Eslite Gallery, Art Basel Hong Kong. Image courtesy Art Basel.

The Museo Tamayo also has an active contemporary collection, in Gaitán’s terms “the one thing an institution does to project itself into the future.” Contemporary collecting is easier, in a sense, as there is no settled narrative or canon and the only parameters are the place and possibility of an institution. It must be responsible collecting, however, and meaningful from institutional point of view.

Szántó quickly picks up on this, asking: “Do you feel too many contemporary museums look alike?”

To which Gaitán responds: “Yes, unnecessarily so. We don’t need to travel the world to see the same collection.”

The discussion then turned to deaccession (primarily a US practice by which museums sell to the market to fund new acquisitions and programmes), and the pressures both internal and external which demand this unpopular practice. Whilst the financial rational might be obvious, the directors are united in their disapproval of deaccessioning, as Rubio notes, “even the mistakes are important.”

On calls from the public to remove contentious works, such as the recent Balthus controversy at the Met, Morris argues,

I would strongly resist external pressures to censor the contents of the collection – as a historical record, it represents the tastes, judgements, mistakes and passions of curators, directors, donors, givers – it is a history of philanthropy – it is incredibly rich.

Arario Gallery, Art Basel Hong Kong. Image courtesy Art Basel.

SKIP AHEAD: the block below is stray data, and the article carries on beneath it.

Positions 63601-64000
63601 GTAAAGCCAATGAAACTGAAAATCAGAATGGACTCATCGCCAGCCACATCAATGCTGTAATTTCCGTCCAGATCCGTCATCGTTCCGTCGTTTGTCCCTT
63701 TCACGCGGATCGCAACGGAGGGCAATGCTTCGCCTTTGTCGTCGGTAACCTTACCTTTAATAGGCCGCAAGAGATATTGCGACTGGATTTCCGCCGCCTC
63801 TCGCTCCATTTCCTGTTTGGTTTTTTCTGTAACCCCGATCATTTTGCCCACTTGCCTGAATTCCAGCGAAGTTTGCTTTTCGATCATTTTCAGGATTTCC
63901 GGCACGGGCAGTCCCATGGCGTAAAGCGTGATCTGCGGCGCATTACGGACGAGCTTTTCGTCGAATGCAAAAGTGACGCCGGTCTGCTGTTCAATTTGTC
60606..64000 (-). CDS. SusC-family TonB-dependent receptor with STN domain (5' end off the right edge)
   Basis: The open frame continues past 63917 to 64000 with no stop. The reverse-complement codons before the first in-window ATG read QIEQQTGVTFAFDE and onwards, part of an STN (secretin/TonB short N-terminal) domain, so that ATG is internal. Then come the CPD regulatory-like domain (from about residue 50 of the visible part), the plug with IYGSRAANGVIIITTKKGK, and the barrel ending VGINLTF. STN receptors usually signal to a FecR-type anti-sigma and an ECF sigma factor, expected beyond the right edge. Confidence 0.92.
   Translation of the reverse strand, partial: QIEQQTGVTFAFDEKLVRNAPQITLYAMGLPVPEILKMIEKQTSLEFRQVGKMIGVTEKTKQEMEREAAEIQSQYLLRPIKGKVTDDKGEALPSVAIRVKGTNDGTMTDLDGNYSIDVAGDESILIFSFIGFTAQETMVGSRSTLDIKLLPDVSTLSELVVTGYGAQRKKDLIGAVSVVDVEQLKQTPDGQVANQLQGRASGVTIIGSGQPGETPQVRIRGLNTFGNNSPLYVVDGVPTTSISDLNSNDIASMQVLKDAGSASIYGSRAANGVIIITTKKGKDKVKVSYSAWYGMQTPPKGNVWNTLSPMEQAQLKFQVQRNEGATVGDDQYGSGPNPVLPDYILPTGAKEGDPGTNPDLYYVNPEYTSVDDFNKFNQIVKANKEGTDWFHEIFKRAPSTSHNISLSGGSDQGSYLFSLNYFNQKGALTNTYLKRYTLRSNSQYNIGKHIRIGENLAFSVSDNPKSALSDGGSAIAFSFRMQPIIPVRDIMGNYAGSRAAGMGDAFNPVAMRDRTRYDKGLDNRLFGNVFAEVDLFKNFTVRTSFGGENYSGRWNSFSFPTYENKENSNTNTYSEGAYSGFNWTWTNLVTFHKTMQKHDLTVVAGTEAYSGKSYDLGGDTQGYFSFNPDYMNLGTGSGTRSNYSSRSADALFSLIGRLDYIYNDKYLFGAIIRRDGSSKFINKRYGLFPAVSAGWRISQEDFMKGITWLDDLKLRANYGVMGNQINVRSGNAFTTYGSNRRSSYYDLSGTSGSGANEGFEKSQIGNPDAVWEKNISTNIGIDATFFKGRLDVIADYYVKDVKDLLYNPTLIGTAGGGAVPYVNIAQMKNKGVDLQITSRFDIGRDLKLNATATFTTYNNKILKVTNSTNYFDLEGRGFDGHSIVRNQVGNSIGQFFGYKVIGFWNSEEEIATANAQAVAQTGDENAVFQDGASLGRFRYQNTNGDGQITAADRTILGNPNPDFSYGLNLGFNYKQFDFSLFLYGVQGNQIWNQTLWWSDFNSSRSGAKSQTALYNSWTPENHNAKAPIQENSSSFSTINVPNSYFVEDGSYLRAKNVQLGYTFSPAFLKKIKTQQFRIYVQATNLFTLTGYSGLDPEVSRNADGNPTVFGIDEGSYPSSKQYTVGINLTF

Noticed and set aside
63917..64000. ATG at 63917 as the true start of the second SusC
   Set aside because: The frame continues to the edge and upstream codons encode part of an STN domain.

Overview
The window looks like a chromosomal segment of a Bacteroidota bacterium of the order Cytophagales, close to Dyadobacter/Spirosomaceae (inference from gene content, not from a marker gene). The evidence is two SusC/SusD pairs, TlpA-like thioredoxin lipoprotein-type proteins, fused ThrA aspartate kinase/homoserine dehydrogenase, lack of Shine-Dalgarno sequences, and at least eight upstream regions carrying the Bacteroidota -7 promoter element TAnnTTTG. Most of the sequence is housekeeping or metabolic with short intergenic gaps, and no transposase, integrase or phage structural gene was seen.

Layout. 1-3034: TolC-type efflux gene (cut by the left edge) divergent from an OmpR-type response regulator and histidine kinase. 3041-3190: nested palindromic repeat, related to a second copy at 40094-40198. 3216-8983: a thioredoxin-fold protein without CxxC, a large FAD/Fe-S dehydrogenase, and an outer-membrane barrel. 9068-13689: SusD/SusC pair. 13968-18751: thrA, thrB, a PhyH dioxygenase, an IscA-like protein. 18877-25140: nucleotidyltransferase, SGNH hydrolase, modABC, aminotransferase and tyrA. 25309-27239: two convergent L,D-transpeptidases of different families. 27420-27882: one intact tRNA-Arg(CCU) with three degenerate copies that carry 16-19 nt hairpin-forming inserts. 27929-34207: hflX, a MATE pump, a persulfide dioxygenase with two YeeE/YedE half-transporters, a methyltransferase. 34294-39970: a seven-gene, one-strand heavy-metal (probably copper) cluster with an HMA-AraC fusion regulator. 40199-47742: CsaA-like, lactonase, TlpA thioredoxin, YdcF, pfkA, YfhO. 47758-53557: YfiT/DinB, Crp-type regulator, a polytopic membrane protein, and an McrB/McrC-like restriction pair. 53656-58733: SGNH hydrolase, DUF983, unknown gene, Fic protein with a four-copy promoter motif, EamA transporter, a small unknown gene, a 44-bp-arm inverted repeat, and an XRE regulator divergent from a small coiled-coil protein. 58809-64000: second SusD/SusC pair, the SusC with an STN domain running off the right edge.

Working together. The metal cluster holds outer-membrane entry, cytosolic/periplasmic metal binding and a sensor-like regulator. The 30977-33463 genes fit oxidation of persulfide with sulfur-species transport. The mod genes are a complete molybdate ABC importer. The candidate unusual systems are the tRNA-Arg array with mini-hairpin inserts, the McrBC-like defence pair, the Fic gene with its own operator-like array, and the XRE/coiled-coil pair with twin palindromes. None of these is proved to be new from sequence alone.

Arario Gallery, Art Basel Hong Kong. Image courtesy Art Basel.

Szántó closes the panel by asking, “Where is the biggest challenge over next 10 to 20 years for institutions to adapt?”

Juan Andrés Gaitán said:

There is no need for more private museums. Instead, we need to concentrate our efforts on existing institutions. As public collections, the main stakeholder is the public, and the institution and its staff hold a collective responsibility to the public – for society rather than individual interests.

Eve Tam commented:

Art is about intensive looking, is it not spectacular, and a museum is not an art fair. We need to think about what is the different visual experience that a museum can give. If only 1-5% of the collection can be on show at any one time, it is important to consider how to make use of it in other ways.

Michael Govan added:

One of the biggest issues is how to maintain the relevance and value of public collections. Globally, the value of art is seen as financial, as a commodity. Its intrinsic value is harder to see. The commodification is such a recent phenomenon, and is of such magnitude, how do we get people back to thinking about that visual experience of art rather than what a work cost?

Frances Morris concluded:

The challenge is twofold. One, as we move away from the canon, we move away from the stability and authority of the museum – this is under threat. Now that our museum is more shared, how do we reflect the demographics of the people we serve?

Two, there is a historic divide between the museum as a place for seeing art, but not for making it – that happens elsewhere, for example in schools. In the 1960s, artists introduced concerns with the body and the participation of the audience. This has now continued apace, and that historic boundary is beginning to fall. Audiences now want involvement. The 21st century is not content with just looking – interaction with art is now about making, participating and having a voice.

Jessica Clifford


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By Brittney

Brittney is a writer, curator and contemporary art gallerist. Born in Singapore and based in New York City, Brittney maintains a deep interest in the contemporary art landscape of Southeast Asia. This is combined with an equally strong interest in contemporary art from the Asian diasporas, alongside the issues of identity, transmigration and global relations.